Break down the statistics of homicides in your country for example and how they get counted, do your nations statistics include victim based homicide, self-inflicted homicide, accidental homicide, and what gets what doesn’t get officially included or counted as a homicide. Take into account “migrating violence” that shifted from firearms to other homicides due to draconian gun-laws such as no legal self-defense, not counting suicides to the fullest figures or other homicides into other violent or non-violent related homicides. Compare your nations real homicides figures to the U.S. homicide figures which count both accidental, self-defense, Police use of deadly force resulting in a homicide, suicides, homicides in the commission of crime, innocent victims, etc. and distinguish between firearm and non-firearm related but they both get counted in the violent homicides per capita statistic in the U.S. which in some EU nations does not as a whole. For example the self-defense statistic by firearm is non-existent in the UK homicides figures as is in the rest of the EU due the nature of the civilian gun laws and the severe limits to legal use of firearms in cases of self-defense. My facts are official U.S. Government statistics not from wikipedia which anyone can modify and don’t get frequently updated.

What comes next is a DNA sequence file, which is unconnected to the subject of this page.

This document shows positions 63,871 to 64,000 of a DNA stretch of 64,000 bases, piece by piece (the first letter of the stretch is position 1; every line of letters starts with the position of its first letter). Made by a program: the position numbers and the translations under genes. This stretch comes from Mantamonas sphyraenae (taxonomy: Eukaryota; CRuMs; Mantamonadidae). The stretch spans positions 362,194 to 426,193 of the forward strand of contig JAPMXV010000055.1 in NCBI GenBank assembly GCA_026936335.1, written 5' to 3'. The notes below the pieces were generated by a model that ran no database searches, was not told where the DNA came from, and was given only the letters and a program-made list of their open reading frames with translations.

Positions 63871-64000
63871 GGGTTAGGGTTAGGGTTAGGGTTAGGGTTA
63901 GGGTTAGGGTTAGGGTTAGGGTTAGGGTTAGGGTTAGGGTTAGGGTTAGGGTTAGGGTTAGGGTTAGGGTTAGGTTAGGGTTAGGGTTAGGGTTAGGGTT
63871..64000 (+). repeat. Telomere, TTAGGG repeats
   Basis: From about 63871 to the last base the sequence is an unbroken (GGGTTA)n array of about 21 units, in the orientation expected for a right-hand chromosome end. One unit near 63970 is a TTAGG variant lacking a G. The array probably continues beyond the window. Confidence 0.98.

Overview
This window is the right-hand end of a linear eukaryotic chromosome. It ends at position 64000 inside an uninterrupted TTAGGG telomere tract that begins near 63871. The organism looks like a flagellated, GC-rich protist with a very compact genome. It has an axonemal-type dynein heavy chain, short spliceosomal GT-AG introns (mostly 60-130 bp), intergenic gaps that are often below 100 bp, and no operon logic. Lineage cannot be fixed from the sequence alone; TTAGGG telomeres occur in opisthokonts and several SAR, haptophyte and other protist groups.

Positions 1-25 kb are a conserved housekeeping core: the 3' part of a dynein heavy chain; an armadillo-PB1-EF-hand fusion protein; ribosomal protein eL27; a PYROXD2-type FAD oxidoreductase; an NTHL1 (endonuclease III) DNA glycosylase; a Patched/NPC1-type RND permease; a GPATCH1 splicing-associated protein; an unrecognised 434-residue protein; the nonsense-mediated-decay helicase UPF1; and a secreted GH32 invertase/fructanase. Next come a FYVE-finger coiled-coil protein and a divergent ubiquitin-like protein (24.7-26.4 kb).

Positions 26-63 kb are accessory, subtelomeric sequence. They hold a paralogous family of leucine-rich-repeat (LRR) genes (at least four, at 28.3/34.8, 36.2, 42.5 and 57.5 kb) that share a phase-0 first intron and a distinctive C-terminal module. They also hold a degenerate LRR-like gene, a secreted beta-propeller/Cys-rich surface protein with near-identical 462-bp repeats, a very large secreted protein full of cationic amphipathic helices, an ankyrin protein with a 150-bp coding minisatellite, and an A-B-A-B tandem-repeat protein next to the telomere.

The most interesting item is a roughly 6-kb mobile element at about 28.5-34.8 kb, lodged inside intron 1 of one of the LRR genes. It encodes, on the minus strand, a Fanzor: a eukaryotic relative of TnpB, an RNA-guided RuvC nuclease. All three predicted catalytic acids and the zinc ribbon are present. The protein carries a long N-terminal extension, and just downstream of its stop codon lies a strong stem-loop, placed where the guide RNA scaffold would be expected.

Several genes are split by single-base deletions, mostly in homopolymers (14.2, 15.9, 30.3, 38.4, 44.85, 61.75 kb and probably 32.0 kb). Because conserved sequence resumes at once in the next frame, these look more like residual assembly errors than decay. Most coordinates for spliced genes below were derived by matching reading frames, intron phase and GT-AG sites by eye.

• Mike Knox

    Before you’d know it, they’d start putting RFIDs in fired rounds..

    • anon

      Nah man, those rice-grain RFIDs don’t hold enough data to accurately track lot numbers.

  • http://www.hkpro.com H&K 4 LIFE

    More gun control nonsense that simply doesn’t work. It’s not even practical, and does nothing to decrease violent crime.

    What happens when the microstamped characters start to wear? When the 9′s start looking like 4′s and the 2′s kinda look like 7′s?

    It’s hard to use something like that as any form of evidence in a court of law.

  • Chase

    Judging from the scale bar in that photograph, the microstamp looks like it’s less than ten micrometers deep. A couple swipes of fine sandpaper and it’ll be gone, with no loss in the weapon’s reliability.

    This might be a good idea, but the beneficial parts are too easily eliminated by criminals, leaving the rest of us to suffer the inconvenient parts. It’s like a reactionless starship drive: a wonderful idea, with the drawback of being impossible.

    • JMD

      Reality and common sense won’t slow down politicians, however.

  • Big Red One – Ramadi